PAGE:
Meyer Inducted Into Pentagon Hall of Heroes

WASHINGTON, Sept. 16, 2011 — Defense Sec­re­tary Leon E. Panet­ta induct­ed Marine Corps Medal of Hon­or recip­i­ent Sgt. Dako­ta L. Mey­er into Pen­ta­gon Hall of Heroes today, hold­ing him up as an exam­ple of courage, self­less ser­vice and the Corps’ mot­to, “Always Faith­ful.”

 Medal of Honor recipient Marine Corps Sgt. Dakota L. Meyer
Medal of Hon­or recip­i­ent Marine Corps Sgt. Dako­ta L. Mey­er stands next to a plaque bear­ing his name after he was induct­ed into the Pentagon’s Hall of Heroes dur­ing a cer­e­mo­ny in the Pen­ta­gon, Sept. 16, 2011.
DOD pho­to by Air Force Tech. Sgt. Jacob N. Bai­ley
Click to enlarge

Speak­ing to a stand­ing-room-only crowd in the Pen­ta­gon Audi­to­ri­um, Panet­ta joined Navy Sec­re­tary Ray Mabus and Marine Corps Com­man­dant Gen. James F. Amos in hon­or­ing Mey­er as the 3,475th mem­ber of the pres­ti­gious Pen­ta­gon Hall of Heroes. Mey­er became the first liv­ing Marine to receive the Medal of Hon­or for oper­a­tions in Afghanistan, where he repeat­ed­ly returned in the face of heavy ene­my fire to save his Marine, sol­dier and Afghan com­rades and retrieve the bod­ies of those killed.

Pres­i­dent Barack Oba­ma pre­sent­ed Mey­er the high­est mil­i­tary hon­or yes­ter­day dur­ing a White House cer­e­mo­ny.

Today, Panet­ta rec­og­nized “the incred­i­ble val­or and the uncom­mon fear­less­ness” Mey­er demon­strat­ed, dis­re­gard­ing his own safe­ty to charge the ene­my kill zone “again and again and again” to search for his com­rades and friends.

His actions saved 13 U.S. Marines and sol­diers and 23 Afghan sol­diers and police, Mabus not­ed.

Mey­er “tru­ly went above the call of duty,” Panet­ta said.

“By your actions, you have earned a place in his­to­ry,” the sec­re­tary told Mey­er. “And the devo­tion you showed to your fel­low broth­ers in arms will nev­er be for­got­ten.”

Thanks to Mey­er and those who served with him, “fam­i­lies are still whole,” Mabus said. “Chil­dren and grand­chil­dren are going to be born. Mar­riages and grad­u­a­tions will get to be cel­e­brat­ed. And at its most fun­da­men­tal, life will con­tin­ue.”

Panet­ta called Mey­er an exam­ple of a gen­er­a­tion of young Amer­i­cans who have come to their country’s ser­vice since 9/11. His sto­ry, the sec­re­tary said, serves as an exam­ple and inspi­ra­tion for all mil­i­tary mem­bers, those who will serve in the future and to all Amer­i­cans.

Amos said Meyer’s actions reaf­firm that “despite the uncer­tain secu­ri­ty envi­ron­ment in which we live or the head­lines which speak of ongo­ing crises around the world, our nation still yet pro­duces young men and women who embody the time­less val­ues of ser­vice over self.”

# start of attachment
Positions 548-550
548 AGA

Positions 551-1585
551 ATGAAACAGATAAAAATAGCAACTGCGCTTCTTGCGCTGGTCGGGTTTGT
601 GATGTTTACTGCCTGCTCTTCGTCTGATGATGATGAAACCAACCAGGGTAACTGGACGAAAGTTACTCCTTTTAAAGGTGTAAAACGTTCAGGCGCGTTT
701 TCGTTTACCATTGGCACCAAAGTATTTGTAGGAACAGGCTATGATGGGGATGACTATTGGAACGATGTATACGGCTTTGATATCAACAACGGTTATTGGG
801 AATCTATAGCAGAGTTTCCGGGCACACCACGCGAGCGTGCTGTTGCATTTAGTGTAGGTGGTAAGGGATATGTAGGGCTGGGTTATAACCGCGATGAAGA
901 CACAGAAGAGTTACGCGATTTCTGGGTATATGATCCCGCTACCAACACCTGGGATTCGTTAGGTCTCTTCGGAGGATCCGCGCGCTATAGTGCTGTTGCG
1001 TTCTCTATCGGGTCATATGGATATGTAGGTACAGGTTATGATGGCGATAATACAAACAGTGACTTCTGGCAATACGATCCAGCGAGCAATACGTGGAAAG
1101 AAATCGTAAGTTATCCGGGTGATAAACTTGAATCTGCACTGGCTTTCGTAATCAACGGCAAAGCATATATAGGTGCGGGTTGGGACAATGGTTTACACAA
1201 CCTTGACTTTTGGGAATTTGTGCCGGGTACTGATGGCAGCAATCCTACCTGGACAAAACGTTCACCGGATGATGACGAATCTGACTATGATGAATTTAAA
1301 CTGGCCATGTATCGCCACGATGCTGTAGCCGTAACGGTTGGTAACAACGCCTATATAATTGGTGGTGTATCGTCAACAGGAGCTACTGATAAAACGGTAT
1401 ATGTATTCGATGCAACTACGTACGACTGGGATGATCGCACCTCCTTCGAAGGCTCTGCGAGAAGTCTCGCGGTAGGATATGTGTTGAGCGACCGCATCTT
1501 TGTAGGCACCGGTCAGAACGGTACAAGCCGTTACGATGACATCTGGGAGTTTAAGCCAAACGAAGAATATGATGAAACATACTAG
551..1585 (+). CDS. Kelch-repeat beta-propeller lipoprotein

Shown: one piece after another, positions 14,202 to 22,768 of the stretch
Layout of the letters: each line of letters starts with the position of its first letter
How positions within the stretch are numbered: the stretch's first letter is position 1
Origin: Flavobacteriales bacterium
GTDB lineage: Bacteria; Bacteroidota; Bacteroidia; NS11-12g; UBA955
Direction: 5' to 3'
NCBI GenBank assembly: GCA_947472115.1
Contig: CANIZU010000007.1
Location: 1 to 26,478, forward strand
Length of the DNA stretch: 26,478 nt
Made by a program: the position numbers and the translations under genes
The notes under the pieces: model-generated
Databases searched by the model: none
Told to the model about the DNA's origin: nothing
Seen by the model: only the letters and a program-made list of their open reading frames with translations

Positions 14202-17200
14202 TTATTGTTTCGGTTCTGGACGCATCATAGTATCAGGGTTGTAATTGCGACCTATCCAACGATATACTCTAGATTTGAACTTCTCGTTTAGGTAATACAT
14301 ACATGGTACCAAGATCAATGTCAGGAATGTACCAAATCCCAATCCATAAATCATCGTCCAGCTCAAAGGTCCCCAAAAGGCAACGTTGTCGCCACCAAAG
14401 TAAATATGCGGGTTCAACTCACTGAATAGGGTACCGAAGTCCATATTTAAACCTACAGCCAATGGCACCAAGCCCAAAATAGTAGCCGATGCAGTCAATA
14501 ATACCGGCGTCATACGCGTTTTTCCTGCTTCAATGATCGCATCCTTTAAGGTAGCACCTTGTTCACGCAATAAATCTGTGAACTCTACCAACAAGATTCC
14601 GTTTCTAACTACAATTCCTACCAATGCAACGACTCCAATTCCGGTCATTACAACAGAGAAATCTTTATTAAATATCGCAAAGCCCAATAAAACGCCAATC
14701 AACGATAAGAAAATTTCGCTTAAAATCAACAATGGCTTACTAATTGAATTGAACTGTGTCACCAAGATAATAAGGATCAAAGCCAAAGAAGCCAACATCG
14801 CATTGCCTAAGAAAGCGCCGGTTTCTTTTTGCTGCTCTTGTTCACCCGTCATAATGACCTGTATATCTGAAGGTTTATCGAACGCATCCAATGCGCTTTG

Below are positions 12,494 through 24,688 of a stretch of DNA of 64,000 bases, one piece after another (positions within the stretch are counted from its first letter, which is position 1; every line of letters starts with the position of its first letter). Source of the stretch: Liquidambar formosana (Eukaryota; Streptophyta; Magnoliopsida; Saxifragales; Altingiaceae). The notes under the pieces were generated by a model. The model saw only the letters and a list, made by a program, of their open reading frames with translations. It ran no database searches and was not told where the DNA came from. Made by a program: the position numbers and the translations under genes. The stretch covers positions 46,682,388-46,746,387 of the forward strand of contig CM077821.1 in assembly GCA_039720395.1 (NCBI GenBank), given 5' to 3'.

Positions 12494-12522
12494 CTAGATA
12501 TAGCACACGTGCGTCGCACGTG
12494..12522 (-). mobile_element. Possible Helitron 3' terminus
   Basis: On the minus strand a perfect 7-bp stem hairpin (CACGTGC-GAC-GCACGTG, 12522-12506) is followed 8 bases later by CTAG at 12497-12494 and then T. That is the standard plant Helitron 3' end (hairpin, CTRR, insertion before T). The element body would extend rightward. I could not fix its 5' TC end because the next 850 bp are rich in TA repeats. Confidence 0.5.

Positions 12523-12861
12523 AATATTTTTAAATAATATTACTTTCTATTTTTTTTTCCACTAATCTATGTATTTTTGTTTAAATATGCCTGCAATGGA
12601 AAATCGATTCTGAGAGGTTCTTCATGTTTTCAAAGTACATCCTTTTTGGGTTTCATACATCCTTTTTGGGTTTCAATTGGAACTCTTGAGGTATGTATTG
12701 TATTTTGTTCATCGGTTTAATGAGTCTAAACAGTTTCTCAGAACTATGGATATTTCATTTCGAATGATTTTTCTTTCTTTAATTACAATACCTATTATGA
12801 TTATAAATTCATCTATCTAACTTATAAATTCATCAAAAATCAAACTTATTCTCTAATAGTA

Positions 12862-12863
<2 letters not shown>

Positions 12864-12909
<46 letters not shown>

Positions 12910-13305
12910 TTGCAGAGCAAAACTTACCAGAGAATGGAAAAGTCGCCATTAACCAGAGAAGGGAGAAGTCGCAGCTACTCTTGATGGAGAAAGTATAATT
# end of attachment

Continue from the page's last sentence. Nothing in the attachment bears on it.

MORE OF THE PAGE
“It reminds us that we still have in our midst ordi­nary Amer­i­cans who do extra­or­di­nary things � patri­ots who vol­un­teer for the pro­fes­sion of arms,” and will­ing­ly putting them­selves in harm’s way when called to do so to defend their coun­try, he said.

“There are no words, Sergeant Mey­er, that can ade­quate­ly con­vey what you and your fel­low Marines do every day,” Mabus said. “And as we hon­or Sergeant Mey­er today, we also remem­ber more than 20,000 Marines still deployed in Afghanistan, still stand­ing the watch so the rest of us can sleep in our homes in peace.”

Amos said he took time before yesterday’s Medal of Hon­or cer­e­mo­ny to empha­size the mag­ni­tude of it to Marines around the world.

“As pre­pared as we all thought we were, I doubt that a sin­gle one of us who sat in that room and lis­tened to our pres­i­dent tell the sto­ry of what hap­pened that fate­ful day in the Konar province of Afghanistan antic­i­pat­ed the over­whelm­ing sense of nation­al pride and pro­found grat­i­tude for a young Marine,” he said.

Amos, not­ing that he was hon­or­ing a liv­ing Marine Corps Medal of Hon­or recip­i­ent for the first time in his four-decade career, under­scored that “there is noth­ing rou­tine about what hap­pened yes­ter­day and what is tak­ing place today” at the Pen­ta­gon.

“This is indeed a momen­tous occa­sion — and one that many of us will nev­er like­ly see again in our life­times,” he said.

Source:
U.S. Depart­ment of Defense
Office of the Assis­tant Sec­re­tary of Defense (Pub­lic Affairs)

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